Something that is sorely lacking in the open space is strong support for infrastructure that underpins it. The Open Science Framework, Directory of Open Access Journals, arXiv.org and Sherpa/RoMEO are just a few examples of critical open infrastructure which is reliant on grant and sector support. This leaves these initiatives very vulnerable to being bought up and absorbed into the for-profit sector, as has been seen with several organisations and initiatives over the past couple of years. Funder support on an ongoing basis for infrastructure would be very welcome, and there has been some discussion about this approach recently, particularly in the life sciences.
Politicians and governments
Ultimately policy on public spending comes from the government. It is important that the need for openness is recognised at the highest level. It has been interesting to see how much can be achieved if the government takes a positive approach to openness such as in the Netherlands, where the open agenda, particularly in relation to research data management is exemplary.
The House of Commons Science and Technology Committee Research integrity enquiry is a positive step in the UK and the findings should help inform discussion about the need for transparency in research including openness. There is also potential for more alignment of government funder policy with the imminent launch of UK Research and Innovation in April 2018.
Libraries are currently undertaking the vast bulk of open access work, particularly in the UK. They are hosting repositories, managing the ingest of material including navigating complex and conflicting funder policies and complex and confusing publisher embargo rules. They are, in most cases in the UK, responsible for managing the grants provided by funders to meet open access policies. This includes making decisions on engagement with offsetting deals and balancing financial requirements for subscriptions. The difficulty is that much of this work is ‘hidden’ from the research community who generally remain unaware of the amount of manpower and money that is being sunk into this endeavour.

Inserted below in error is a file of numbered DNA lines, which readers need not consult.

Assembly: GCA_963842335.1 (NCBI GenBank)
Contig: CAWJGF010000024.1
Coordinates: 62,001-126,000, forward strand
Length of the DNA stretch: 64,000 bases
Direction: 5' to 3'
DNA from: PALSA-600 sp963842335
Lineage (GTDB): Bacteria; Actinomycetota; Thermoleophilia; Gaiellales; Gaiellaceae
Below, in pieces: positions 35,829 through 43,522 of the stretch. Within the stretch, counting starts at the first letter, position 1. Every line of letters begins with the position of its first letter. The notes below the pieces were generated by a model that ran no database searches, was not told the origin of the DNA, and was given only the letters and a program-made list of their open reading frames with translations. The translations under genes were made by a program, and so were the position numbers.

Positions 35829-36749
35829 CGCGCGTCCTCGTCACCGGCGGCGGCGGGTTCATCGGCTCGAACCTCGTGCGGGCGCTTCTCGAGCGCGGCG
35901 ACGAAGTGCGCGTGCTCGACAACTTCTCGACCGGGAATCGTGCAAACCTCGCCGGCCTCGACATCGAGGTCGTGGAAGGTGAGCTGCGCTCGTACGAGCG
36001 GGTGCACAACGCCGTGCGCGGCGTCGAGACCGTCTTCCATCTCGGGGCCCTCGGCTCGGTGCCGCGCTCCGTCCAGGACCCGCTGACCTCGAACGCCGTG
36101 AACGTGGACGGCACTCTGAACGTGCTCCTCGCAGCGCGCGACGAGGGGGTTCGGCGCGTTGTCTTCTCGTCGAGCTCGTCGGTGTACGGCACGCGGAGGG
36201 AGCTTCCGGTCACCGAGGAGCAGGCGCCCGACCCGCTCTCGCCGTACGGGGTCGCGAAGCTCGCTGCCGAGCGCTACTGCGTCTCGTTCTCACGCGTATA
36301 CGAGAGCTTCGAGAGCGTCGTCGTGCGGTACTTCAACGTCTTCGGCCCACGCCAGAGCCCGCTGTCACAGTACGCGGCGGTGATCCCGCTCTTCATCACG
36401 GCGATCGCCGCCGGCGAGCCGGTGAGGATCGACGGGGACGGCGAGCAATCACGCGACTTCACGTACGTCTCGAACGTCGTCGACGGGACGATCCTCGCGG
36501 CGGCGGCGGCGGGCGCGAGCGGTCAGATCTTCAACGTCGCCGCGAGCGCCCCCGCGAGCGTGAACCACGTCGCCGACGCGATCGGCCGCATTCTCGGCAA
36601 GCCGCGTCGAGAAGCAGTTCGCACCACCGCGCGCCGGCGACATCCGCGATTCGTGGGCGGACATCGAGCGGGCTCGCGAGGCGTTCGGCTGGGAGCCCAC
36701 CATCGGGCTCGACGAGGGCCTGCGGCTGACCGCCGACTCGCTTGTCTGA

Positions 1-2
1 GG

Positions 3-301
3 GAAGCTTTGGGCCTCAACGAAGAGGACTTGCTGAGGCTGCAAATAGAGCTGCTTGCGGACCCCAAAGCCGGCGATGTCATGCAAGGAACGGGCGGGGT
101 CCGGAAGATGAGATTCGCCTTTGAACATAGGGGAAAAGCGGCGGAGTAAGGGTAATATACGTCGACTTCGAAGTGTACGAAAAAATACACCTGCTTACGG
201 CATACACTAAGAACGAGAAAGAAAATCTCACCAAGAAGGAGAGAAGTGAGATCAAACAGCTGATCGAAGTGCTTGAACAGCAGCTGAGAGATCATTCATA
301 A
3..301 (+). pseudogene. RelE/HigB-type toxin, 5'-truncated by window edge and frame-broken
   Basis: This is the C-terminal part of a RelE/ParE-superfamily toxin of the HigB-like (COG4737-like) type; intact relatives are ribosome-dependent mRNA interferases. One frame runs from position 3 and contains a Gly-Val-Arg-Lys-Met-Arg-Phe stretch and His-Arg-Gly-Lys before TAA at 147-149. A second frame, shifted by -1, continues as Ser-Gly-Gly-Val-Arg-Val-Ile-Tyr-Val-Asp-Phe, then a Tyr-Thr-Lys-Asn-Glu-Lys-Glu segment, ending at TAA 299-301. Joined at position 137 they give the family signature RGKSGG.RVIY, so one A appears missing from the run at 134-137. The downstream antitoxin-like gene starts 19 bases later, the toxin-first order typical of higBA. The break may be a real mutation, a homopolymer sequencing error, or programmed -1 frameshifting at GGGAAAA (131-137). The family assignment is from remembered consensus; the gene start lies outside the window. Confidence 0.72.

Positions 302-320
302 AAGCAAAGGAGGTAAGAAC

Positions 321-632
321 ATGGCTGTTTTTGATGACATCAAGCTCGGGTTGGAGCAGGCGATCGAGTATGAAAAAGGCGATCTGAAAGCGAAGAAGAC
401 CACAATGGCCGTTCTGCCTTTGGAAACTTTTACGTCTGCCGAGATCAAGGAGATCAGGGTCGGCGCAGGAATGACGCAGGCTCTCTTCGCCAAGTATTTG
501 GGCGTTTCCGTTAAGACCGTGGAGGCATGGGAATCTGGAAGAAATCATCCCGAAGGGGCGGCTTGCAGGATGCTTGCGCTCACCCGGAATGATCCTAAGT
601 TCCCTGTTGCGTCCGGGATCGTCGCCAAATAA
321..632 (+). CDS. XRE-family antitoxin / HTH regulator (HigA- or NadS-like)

It would be hugely helpful for the debate if libraries were to collect information about how the sector interacts with the literature. A holistic view - including where the research community publishes, peer reviews and edits, plus how much is being spent on subscriptions and article processing charges balanced against the number of downloads and citations – would assist discussion about the value different publishers offer the sector.